By DEREK WILEY
Of the Keizertimes
Hannah Patterson’s dream is to become a professional actor and if she happens to be crowned Miss Oregon or even Miss America on the way, so be it.
“The scholarship money is the biggest pull for me,” Patterson said. “I want to go to grad school and I’d like to do so without accumulating a bunch of student debt. The Miss American organization is the largest scholarship provider to women in the world. Trying to work through and pay for school as much as possible, that part of it appealed to me a lot.”
Patterson got the idea to try pageants from her sister-in-law, Havilah, who was named Miss Emerald Valley and competed for Miss Oregon in 2011. The two watched the Miss America pageant together on television in 2012 and Patterson registered for Miss Marion-Polk the following week.
“At the time I was studying theater and I’m comfortable on stage and I like performing,” Patterson said. “I’m pretty girly which is a big part of it, at least the stage parts of it.”
Patterson was voted Marion-Polk first runner-up in 2013 and then again in 2014. After a year off to focus on graduating from Portland State University with her bachelor’s degree in theater arts, she returned to the competition on March 26 and was one of two girls out of eight to qualify for Miss Oregon.
As Miss Capital City, Patterson, and Audri Rousseau, who was crowned Miss Marion-Polk County on the same night, will compete against 21 other women for Miss Oregon.
“This year coming back had a lot to do with proving to myself that I could do it and that I wanted to continue to grow in this program,” Patterson said. “The two times I competed previously, I didn’t have the opportunity to go to Miss Oregon or to represent the program as a title holder throughout the year and I wanted that opportunity.”
The Miss Oregon pageant started Monday, June 27 in Seaside with rehearsals. Interviews took place Tuesday. Patterson competed in preliminary swimsuit and evening gown on Wednesday and talent and on-stage question Thursday.
For talent, which is one of Patterson’s favorite categories, she performed a comedic monologue from the Nora and Delia Ephron play Love, Loss, and What I Wore.
On Saturday night, all 23 contestants will come on stage and the top 10 will be announced and will compete in swimsuit, evening gown, talent and on-stage question for the title of Miss Oregon, which comes with a $10,000 scholarship and a spot in the Miss America pageant.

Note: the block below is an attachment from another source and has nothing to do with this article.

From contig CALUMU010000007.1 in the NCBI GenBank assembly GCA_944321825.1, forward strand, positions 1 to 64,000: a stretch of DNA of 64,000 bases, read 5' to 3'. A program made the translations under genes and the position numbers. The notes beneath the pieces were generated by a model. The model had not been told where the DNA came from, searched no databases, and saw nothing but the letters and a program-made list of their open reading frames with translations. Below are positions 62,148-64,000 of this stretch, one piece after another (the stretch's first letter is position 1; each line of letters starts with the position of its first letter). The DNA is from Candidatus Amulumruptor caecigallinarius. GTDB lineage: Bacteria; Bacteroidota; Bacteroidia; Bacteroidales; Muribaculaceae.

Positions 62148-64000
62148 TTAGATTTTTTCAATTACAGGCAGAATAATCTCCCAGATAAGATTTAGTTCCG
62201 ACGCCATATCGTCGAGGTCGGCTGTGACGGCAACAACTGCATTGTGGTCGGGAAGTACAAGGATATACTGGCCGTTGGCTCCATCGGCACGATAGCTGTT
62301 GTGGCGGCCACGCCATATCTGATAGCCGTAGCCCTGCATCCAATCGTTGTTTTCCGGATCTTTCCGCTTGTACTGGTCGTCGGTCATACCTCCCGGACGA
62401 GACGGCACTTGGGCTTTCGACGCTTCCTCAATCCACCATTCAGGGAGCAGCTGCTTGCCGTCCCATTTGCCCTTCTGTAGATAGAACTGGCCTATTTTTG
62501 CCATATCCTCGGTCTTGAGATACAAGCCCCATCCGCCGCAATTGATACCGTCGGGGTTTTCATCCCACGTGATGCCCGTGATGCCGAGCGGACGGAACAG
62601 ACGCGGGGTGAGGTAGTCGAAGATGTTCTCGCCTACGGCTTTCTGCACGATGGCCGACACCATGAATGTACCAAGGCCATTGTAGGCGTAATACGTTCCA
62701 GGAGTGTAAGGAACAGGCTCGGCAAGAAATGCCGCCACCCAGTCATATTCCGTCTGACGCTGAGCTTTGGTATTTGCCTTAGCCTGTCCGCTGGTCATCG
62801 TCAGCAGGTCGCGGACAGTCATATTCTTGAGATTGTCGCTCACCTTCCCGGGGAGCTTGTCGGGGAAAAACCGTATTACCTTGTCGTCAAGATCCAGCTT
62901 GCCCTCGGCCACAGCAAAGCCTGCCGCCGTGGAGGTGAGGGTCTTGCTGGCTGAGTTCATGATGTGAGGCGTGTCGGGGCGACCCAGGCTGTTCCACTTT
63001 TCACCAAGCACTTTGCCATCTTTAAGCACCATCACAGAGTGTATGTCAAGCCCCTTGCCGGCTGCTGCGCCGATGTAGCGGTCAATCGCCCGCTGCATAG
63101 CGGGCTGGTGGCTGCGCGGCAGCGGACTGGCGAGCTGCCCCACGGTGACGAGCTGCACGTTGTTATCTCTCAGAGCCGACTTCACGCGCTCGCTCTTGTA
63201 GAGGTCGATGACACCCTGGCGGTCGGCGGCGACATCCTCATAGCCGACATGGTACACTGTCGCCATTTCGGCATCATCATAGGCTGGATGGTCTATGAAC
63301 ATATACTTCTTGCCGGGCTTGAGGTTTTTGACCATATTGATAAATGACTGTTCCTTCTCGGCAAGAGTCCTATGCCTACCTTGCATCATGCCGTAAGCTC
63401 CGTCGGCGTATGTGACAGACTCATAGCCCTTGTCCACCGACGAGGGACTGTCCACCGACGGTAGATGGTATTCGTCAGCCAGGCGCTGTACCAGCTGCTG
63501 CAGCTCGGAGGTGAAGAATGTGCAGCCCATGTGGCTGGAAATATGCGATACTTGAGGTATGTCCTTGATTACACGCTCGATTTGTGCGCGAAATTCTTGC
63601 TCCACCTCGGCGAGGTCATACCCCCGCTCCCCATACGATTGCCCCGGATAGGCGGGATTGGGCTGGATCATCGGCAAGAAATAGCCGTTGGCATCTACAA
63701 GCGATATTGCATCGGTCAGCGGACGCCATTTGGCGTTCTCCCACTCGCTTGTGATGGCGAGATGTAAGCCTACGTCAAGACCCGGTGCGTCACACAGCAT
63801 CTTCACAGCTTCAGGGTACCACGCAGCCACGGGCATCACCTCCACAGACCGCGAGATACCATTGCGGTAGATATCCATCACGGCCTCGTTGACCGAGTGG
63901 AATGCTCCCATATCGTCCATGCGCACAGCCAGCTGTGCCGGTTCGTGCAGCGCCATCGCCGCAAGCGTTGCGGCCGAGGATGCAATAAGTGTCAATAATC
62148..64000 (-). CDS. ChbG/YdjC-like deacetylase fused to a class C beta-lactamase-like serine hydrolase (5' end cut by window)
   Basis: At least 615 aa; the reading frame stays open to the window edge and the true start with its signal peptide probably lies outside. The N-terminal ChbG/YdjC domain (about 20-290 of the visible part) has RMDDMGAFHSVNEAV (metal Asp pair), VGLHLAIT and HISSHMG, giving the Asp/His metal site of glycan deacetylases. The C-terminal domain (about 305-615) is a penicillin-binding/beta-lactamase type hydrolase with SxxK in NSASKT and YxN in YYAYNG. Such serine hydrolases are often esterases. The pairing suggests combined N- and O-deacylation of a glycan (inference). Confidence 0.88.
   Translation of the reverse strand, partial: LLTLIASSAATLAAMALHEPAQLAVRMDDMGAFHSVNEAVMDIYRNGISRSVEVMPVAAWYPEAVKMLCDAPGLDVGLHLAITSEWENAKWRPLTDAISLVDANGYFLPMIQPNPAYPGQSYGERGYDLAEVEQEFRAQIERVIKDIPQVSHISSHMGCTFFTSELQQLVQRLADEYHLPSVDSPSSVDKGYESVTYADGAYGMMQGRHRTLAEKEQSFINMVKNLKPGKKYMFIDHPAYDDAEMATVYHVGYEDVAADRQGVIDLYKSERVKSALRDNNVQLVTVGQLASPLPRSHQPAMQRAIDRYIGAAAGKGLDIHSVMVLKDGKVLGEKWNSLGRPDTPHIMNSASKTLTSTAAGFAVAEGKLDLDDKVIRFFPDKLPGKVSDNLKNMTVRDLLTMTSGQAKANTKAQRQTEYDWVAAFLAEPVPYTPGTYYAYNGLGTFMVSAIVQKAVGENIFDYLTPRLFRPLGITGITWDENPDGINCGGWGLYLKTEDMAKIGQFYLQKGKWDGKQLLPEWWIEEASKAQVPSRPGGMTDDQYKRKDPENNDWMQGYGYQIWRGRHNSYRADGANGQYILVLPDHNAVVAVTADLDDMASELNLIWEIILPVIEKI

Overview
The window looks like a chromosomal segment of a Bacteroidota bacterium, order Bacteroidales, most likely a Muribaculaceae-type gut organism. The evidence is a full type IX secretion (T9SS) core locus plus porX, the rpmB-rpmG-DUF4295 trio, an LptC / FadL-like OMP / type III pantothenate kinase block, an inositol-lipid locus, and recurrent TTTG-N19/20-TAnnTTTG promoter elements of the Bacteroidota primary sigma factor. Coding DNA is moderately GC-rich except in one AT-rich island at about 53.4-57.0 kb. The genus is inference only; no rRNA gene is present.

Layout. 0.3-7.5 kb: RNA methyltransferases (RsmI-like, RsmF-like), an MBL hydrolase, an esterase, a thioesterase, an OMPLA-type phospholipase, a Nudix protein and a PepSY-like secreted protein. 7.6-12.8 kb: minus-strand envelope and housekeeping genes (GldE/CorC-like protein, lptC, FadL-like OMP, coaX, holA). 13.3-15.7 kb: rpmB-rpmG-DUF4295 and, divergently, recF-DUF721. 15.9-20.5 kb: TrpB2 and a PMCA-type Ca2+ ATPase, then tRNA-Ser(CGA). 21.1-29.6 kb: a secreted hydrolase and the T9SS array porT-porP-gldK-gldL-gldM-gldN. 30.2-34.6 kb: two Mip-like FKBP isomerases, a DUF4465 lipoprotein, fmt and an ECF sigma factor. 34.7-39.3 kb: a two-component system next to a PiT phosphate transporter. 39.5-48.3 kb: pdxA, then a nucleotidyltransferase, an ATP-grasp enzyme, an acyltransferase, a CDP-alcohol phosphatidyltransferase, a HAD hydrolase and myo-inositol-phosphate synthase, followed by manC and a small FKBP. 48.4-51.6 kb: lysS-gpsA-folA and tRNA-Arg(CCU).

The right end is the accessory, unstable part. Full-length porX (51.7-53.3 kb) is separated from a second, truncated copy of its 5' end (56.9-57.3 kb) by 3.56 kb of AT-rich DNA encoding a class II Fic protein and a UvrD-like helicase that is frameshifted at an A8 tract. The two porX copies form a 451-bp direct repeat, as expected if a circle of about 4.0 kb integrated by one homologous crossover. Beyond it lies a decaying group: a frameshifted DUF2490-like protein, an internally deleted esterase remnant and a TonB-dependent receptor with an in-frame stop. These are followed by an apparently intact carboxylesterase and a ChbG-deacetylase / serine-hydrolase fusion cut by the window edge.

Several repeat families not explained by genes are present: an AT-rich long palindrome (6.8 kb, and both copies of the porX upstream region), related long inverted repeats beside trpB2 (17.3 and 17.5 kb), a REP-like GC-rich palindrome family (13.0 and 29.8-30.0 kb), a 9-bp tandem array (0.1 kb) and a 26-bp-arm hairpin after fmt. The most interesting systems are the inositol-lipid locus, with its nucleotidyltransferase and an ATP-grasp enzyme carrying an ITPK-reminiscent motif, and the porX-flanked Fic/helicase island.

Patterson was awarded a $1,250 scholarship for Miss Capital City and everyone who competes at Miss Oregon gets at least $500.
Patterson, who has lived in Keizer her entire life other than four years at Portland State, would be honored to represent Oregon at Miss America.
“I’m really proud to be an Oregonian,” Patterson said. “Other than the fact that everything is green and beautiful, people from here are really nice people. I think our state is under-appreciated in the Miss America organization or sometimes overlooked.”
Only one Oregonian, Katie Harman in 2002, has ever won Miss America.
Studying theater, Patterson has progressive friends who see beauty pageants as antifeminist and only skin deep but she wants to show that’s far from the case.
Her personal platform is closing the gender wage gap.
“‘I’m not what they think of when they picture Miss America so to be able to say I compete in that and it’s a really amazing organization, not anti-feminist at all, they give lots of scholarship money to women,” Patterson said. “They’re all about promoting women and doing great things for women.”
The interview, which is 25 percent of the overall score, and on-stage questions, which are 5 percent, have helped Patterson stay up to date on politics and current events.
“The organization has helped me, one, how to study those things and how to have an opinion and two, how to feel comfortable being asked those questions,” she said.
Being Miss Capital City has also given her opportunities she wouldn’t normally have, like throwing out the first pitch of the Salem-Keizer Volcanoes game Saturday, June 25.
Patterson’s family had hosted Volcano players the past four summers so she was very familiar with the minor league baseball program.
“One of my life dreams is to throw an opening pitch at a major league baseball game so this is kind of the local step on the way to do that,” Patterson said.
“I have three older brothers so I was potty trained at the little league fields. Baseball has always been part of my life and then just getting to host players and learn more about how professional baseball works and how the minor leagues work, it was a whole new world and it’s made me a really big fan of the sport.”
During her senior year of college, Patterson auditioned for the University Resident Theater Association and got into her dream school—University of Essex East 15 Acting School in London. But the opportunity turned out to be too expensive.
She plans to audition again in January and attend a school in the United States. Her top choice is Florida State University’s Asolo Conservatory for Actor Training, followed by similar apprenticeship programs at University of Tennessee and University of San Diego.
Patterson was in the McNary High theater and band and graduated in 2011.
She has acted in three local shows in the past year, including Keizer Homegrown Theater’s performance of Time Stands Still in March.